Main grapes are Palomino, Pedro Ximenez (PX) and Muscat of Alexandria. Palomino is low in acidity and lack varietal aromas, which is desirable for Sherry because its qualities come from ageing and oxidation. Grows best in albariza. PX is sweet and also has little varietal aromas. Muscat makes sweet wines too and grows best in the arenas soil.

How Sherry is Made

There are dry and sweet Sherries. Palomino is used for dry Sherries and the other two are used for sweet Sherries.

Sweet Sherries are made with PX and Muscat grapes that have been raisoned in the sun. The juice of these dried out grapes is so concentrated that yeast has a hard time fermenting the sugars, thereby not converting much to alcohol. The must is fortified to 17% abv.

For dry Sherries, the Palomino grapes are fermented in large stainless steel tanks that range in temperature from 20 to 25 degrees Celcius. Yeast converts sugar into alcohol over a 3 month period and produces wine that is 11 to 12% abv. The lees are then racked and the wine is left in large unsealed tanks for the flor to form. Flor is a layer of different strains of yeast and it needs alcohol not stronger than 15.5% abv, cool to moderate temperatures and humidity to survive. 

When the flor forms, that’s when the winemaker decides whether the fermented juice is appropriate as Fino or Oloroso. If there’s little or no flor, then it’ll become Oloroso and fortified to 17% abv to kill the flor (yeast dies at 16% abv). Finos are fortified to 15% abv.

The next part of the winemaking process is putting the wine in the sobretabla — the first stage of what is called the Solera system. The fortified wines are held in the sobretabla for a few months and at this time, Fino is assessed again to see whether it can continue to be so. If the flor hasn’t developed properly, it can be fortified to 17% and becomes an Oloroso or sent to be created into vinegar.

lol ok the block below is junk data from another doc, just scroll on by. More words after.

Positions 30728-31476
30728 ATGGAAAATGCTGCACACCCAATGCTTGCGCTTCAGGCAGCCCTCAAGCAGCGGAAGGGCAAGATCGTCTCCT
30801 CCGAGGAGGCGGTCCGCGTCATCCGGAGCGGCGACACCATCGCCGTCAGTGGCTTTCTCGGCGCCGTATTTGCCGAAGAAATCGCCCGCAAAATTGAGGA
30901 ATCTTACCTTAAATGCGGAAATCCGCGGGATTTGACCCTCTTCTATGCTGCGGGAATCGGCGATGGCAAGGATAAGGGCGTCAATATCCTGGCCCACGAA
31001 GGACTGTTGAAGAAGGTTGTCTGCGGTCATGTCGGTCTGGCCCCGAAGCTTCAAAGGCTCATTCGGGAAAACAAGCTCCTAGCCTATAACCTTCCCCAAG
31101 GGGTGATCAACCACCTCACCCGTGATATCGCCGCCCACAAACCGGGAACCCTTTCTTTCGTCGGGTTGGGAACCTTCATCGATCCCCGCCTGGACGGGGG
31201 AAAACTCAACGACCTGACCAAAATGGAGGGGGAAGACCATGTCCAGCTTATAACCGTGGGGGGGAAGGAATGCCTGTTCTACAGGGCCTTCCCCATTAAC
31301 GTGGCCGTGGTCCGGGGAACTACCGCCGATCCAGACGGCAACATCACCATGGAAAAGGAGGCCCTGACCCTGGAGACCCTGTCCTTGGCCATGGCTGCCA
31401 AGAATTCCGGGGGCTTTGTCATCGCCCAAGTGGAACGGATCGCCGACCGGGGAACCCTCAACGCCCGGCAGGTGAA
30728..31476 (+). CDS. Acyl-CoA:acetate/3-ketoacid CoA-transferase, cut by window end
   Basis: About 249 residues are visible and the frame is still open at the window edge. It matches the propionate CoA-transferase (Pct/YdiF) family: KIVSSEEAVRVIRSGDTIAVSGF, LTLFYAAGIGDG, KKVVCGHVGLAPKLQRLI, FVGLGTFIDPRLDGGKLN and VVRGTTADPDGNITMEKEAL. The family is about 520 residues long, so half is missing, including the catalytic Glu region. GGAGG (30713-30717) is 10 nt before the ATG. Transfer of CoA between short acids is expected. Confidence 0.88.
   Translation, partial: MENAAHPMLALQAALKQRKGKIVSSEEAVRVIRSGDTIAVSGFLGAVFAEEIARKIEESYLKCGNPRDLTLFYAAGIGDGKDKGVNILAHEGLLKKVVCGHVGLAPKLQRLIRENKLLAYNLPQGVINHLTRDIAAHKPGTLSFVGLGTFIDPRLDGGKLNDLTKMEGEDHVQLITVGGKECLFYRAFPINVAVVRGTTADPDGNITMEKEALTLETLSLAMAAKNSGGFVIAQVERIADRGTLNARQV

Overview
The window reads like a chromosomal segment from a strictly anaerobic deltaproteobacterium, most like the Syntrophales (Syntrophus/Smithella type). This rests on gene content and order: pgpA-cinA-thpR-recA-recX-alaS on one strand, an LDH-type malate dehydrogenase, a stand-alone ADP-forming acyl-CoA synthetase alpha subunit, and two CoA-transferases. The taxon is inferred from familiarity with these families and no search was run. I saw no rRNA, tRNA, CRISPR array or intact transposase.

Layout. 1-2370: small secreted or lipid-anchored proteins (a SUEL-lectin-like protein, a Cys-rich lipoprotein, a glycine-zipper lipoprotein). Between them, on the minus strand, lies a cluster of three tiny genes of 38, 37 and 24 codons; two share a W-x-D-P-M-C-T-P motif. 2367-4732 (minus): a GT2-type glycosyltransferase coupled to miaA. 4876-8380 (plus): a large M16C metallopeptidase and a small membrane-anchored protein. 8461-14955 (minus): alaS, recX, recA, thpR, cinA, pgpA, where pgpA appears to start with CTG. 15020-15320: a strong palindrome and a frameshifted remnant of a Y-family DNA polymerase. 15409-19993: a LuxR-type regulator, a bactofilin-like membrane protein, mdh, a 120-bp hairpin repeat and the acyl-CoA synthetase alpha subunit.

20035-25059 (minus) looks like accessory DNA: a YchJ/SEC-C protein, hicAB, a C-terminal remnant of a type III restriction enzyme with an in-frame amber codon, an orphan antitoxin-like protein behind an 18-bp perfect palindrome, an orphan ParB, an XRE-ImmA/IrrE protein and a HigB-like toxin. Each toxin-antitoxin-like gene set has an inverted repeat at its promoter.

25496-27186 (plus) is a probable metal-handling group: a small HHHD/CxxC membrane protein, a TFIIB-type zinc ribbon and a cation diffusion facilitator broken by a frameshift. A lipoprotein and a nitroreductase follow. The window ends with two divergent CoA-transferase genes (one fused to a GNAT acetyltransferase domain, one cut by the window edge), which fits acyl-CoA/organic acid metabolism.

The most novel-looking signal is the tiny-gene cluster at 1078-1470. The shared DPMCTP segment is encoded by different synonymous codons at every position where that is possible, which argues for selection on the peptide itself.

It must be aged in 600 litre oak barrels called butts, which are well seasoned so there is no oak influence in the flavour of Sherry. Winemakers want air transfer for Sherry so they not only use oak barrels to achieve this, but also only fill them up five-sixths of the way. The barrels are housed in large industrial buildings nowadays that are temperature controlled for the ideal conditions as described above, which are cool to moderate temperatures with humidity.

Sherry must be matured for at least 3 years in the Solera system, which is made up of goups of butts at different levels of the maturation. Each level is called a criadera and there can be three to 14 of these. Wine is moved around from each butt of a criadera into the butts of the next. The final stage is the Solera where the Sherry is drawn from and bottled.

Styles of Sherry

Dry РFino, Oloroso, Amontillado, Palo Cortado 

Fino –¬†¬†pale lemon with aromas of almonds, herbs, dough and a tangy or salty flavour. Not intended for ageing.

Oloroso –¬†¬†are deep brown with aromas of toffee, leather, spice and walnut. Can develop savoury characteristics with age and a little sweetness from PX.